When you’re an actor, particularly during the early stages of your career, you need to find ways to stand out. Sure, you’re talented, but so is everybody else in the pile of submissions that lands on the casting director’s desk. What are you going to do to make sure your headshot doesn’t get tossed aside?
There’s no guaranteed way to do this, and, as usual, you’ll need to make sure all of your materials are doing you justice, your training is top notch, and you’re conducting yourself with the utmost professionalism without fail. On top of all that, though, there’s a secret weapon you can use to your advantage that, every so often, may be the push you need to get seen, book the gig, or land an agent: special skills.
What makes a skill “special,” and which ones will actually help you stand out in the casting process? We’re here to answer these questions, as well as supply information to help you effectively utilize the skills section on your résumé, know when and how you should learn new skills for a given role, and answer once and for all that age-old question: Is it ever OK to fib about a skill?
- What are the most desirable special skills?
- How should I include special skills on my résumé?
- Are there any “no-no skills”?
- Can I use the skills section to display my personality?
- Is it ever OK to lie about your skills on your résumé?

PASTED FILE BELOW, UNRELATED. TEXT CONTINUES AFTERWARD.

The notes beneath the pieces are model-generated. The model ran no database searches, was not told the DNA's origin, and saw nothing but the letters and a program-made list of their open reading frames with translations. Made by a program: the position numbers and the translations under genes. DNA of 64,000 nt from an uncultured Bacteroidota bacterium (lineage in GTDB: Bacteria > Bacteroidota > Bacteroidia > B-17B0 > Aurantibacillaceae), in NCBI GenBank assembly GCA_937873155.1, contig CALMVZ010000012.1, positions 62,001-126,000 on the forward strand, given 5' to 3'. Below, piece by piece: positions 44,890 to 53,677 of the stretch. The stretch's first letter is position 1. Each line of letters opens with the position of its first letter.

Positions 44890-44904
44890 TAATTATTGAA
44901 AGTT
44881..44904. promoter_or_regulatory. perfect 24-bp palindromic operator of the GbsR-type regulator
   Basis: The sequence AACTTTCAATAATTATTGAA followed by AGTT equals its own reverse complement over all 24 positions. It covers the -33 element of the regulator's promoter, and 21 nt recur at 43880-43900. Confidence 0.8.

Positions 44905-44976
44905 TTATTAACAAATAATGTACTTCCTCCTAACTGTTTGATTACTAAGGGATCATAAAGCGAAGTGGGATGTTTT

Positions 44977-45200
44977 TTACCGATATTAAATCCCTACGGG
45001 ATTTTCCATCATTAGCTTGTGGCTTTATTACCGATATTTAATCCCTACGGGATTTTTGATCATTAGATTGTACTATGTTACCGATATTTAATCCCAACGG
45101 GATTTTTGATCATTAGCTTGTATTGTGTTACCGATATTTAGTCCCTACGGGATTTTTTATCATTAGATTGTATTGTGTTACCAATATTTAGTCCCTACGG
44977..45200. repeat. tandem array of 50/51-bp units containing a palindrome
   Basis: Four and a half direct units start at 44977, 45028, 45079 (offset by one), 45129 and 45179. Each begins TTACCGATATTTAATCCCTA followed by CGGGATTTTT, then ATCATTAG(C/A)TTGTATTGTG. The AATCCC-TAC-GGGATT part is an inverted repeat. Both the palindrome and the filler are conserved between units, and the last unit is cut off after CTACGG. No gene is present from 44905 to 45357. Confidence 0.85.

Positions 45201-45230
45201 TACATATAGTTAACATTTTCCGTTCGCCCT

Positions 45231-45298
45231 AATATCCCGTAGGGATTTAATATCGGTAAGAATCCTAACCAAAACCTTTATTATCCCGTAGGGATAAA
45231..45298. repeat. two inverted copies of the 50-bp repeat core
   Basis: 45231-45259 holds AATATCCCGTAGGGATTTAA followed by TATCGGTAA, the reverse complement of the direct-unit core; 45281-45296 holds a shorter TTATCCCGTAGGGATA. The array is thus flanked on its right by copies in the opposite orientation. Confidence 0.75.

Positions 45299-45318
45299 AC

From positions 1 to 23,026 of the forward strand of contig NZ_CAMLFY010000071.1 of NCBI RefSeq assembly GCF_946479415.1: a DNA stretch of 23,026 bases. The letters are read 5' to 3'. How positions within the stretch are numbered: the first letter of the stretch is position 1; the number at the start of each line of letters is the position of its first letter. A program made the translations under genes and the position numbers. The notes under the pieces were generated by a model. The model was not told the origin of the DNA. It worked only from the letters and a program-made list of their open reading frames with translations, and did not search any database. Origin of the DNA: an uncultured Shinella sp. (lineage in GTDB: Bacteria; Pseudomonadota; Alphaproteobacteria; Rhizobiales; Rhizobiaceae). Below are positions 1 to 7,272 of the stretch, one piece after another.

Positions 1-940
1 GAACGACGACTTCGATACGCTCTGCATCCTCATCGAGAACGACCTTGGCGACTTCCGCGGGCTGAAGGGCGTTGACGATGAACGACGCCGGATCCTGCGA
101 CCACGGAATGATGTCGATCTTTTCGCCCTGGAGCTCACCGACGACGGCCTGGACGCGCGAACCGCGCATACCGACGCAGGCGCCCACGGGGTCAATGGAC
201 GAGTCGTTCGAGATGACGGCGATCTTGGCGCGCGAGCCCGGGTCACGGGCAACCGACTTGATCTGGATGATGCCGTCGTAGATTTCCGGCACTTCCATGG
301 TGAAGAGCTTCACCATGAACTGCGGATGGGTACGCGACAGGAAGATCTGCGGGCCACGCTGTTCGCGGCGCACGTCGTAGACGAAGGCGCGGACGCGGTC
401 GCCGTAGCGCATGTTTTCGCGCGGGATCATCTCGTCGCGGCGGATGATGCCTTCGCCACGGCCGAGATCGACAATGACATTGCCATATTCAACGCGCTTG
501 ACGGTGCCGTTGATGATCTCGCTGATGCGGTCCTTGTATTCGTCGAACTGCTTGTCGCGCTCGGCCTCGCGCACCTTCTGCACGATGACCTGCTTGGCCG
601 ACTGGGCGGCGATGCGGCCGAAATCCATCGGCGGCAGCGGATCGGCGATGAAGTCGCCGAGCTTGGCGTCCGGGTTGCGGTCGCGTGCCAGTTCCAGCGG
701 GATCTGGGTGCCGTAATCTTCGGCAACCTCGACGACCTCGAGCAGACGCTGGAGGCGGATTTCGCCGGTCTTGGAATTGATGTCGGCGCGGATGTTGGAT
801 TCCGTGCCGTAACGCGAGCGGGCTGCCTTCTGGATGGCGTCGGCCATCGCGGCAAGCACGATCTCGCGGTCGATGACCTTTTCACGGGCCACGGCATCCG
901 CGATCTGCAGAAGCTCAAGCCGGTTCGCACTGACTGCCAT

- Where on my résumé do my special skills go?
- Should I learn a new skill for a role?
- Should I tailor my skillset for the career I want?
Unlike human beings, special skills are not all created equal. Some will actually help you stand out in the eyes of the casting director or even help you get cast, while others... well, will not and should probably be left as party tricks. From accents to equestrianism, Backstage Experts weigh in below on what actually will add value to your skillset.
“I would say it’s very useful to be able to do a few accents flawlessly. Being able to speak with an accent in which you are believable might save a production a lot of money.
Other helpful skills are gun handling as well as basic stage combat, so you know how to throw and take a punch without anyone getting hurt.”
Cathryn Hartt, founder of Hartt and Soul Studio:
“If you do something really well or have won accolades, make sure you add that. I had a client who was an expert horsewoman and got careful consideration for the ‘My Friend Flicka’ movie even though she was a new actor. I did the audition tape for the young man who won the lead in ‘The Last Airbender,’ and he had never acted before, but he was a champion martial artist. Don’t forget gymnastics, cheerleading, stunts, fencing, martial arts, skiing, motorcycling, circus techniques, and musical instruments.”
Joanne Baron and D.W. Brown, owners of The Baron Brown Studio:
“It’s impossible to master the amazing range of skills that an actor might be called upon to perform, but of course, combat training (including an acquaintance with firearms) is probably more likely to come up than a proficiency with the unicycle. What’s important is to possess a basic, strong level of fitness, flexibility, and coordination so as to be able to immediately start applying yourself to whatever crazy thing they throw at you. Not least of which might be the endurance required for putting in very long hours on your feet or doing a jillion takes climbing courthouse steps or battling zombies, etc.”
Paul Barry, founder of Acting 4 Camera and an L.A.-based acting teacher: